Employment Discrimination and COVID-19

Employment Discrimination and COVID-19

Employment Discrimination and COVID-19

You may have questions regarding employment and the coronavirus. Over the past six months, we’ve seen a lot of changes in the workplace due to the COVID-19 pandemic. Some businesses were forced to shut down and lay off their employees. Meanwhile, other companies pivoted and completely changed the way that they do business. And some workers were afraid to go to work, contract COVID-19, and put their loved ones at a higher risk. But during these unprecedented times, it’s important for both employers and employees to remember that they should be following the existing employment laws. There are still laws against employment discrimination in the COVID-19 workplace. If you feel like you need an employment discrimination lawyer in Lehigh County or Berks County, reach out to the team at Dutko Law. We’re here for you, and we’re on your side.

Employment Discrimination and COVID-19

Employment Discrimination Issues

The Civil Rights Act of 1964 prevents employers from showing discrimination towards employees or job applicants based on race, color, national origin, religion, and sex. Employers should be alert of remarks directed at employees of Chinese or Asian descent, regarding the origins of COVID-19. Additionally, it’s important to remember that harassment may be happening electronically, via e-mails or video chats. Even if an employee is working from home or on leave, they should still be protected from harassment.

Age is another issue that has been coming up since the CDC said that people who are 65 or older are at higher risk, encouraging employers to offer flexibilities to this group. On the other hand, the Age Discrimination in Employment Act (ADEA) prevents discrimination against those who are 40 or older. So, involuntary exclusion of an individual based on their age of 65 or older is prohibited.

The ADA and COVID-19

The Americans with Disabilities Act (ADA) prevents employers, employment agencies, labor unions, and governments from discriminating against employees who have a disability themselves or are associated with a family member with a disability. And there are certain underlying medical conditions that put people at a high risk of COVID-19. According to the CDC, people at any age are at an increased risk if they have any of the following conditions:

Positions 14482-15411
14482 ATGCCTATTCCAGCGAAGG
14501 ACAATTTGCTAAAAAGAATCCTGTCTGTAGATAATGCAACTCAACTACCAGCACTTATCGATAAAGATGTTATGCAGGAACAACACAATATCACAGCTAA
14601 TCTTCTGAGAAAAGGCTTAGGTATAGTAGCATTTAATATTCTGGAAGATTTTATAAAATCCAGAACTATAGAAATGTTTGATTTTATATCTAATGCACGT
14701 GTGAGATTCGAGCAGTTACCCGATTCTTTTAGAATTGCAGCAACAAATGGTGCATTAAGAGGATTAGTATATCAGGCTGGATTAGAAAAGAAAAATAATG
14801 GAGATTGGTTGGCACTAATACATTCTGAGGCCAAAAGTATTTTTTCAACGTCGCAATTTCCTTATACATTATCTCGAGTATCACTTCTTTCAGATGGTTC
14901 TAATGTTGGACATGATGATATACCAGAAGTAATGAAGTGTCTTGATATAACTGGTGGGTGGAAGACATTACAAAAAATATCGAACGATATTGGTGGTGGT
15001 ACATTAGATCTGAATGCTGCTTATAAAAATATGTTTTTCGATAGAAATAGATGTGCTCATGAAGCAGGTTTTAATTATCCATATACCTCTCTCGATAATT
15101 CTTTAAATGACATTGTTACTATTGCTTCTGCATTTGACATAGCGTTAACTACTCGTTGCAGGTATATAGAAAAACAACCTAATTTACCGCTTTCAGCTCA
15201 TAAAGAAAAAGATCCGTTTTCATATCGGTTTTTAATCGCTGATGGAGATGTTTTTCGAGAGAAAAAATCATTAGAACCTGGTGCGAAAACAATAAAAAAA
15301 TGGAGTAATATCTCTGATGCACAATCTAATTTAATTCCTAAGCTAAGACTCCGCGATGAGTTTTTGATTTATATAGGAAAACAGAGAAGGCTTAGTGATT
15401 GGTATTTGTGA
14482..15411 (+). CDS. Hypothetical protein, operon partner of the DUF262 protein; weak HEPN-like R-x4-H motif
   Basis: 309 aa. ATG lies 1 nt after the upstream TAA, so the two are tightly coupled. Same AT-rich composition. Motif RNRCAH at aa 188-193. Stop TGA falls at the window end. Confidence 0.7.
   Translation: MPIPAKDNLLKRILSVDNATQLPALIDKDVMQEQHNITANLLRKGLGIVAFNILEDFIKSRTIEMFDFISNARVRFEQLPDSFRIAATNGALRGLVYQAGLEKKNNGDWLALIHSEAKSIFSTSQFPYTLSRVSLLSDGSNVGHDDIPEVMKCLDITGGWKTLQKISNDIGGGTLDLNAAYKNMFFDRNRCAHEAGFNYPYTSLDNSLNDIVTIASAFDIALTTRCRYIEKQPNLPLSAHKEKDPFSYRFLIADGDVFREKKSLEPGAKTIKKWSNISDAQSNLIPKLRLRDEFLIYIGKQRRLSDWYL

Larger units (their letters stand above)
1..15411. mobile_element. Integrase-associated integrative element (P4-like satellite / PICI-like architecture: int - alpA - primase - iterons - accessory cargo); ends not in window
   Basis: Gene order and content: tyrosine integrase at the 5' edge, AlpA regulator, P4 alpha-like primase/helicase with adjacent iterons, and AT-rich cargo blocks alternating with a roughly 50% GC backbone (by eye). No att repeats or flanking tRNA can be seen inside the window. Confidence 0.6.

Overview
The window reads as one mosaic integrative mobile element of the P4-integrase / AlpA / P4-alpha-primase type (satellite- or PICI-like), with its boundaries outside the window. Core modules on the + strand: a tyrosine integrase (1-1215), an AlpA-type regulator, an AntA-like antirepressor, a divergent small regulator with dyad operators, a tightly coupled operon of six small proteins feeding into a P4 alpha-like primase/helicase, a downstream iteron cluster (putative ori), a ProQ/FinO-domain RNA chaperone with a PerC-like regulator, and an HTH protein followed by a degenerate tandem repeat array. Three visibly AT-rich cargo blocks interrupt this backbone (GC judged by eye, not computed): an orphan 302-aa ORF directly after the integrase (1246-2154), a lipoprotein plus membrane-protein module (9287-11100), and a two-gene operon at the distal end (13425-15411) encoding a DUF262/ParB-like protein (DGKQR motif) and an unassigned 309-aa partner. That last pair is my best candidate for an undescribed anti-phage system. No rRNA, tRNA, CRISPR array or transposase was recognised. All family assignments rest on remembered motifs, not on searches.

• Cancer
  • Chronic Kidney Disease
  • Chronic Obstructive Pulmonary Disease
  • Diabetes (Type 2)
  • Heart Conditions that are Serious
  • Immunocompromised State
  • Lung Disease
  • Obesity
  • Sickle Cell Disease

An employee should be able to request reasonable accommodations, allowing them to do their work safely and without further risk. When an employer receives a request for an accommodation related to lessened exposure to the coronavirus, they should fulfill it, barring undue hardship. Although, according to the U.S. Equal Employment Opportunity Commission, the ADA doesn’t require employers to accommodate an employee without a disability in order to lessen COVID-19 exposure to a family member who may be at high risk. But the employer can provide flexibilities in such a situation if they choose to do so.

If you have any concerns or questions regarding harassment, employment discrimination, and COVID-19, please reach out to our civil attorneys at Dutko Law. We offer a free consultation. Additionally, here are some other legal issues related to COVID-19 that we handle.


Employment Discrimination Attorneys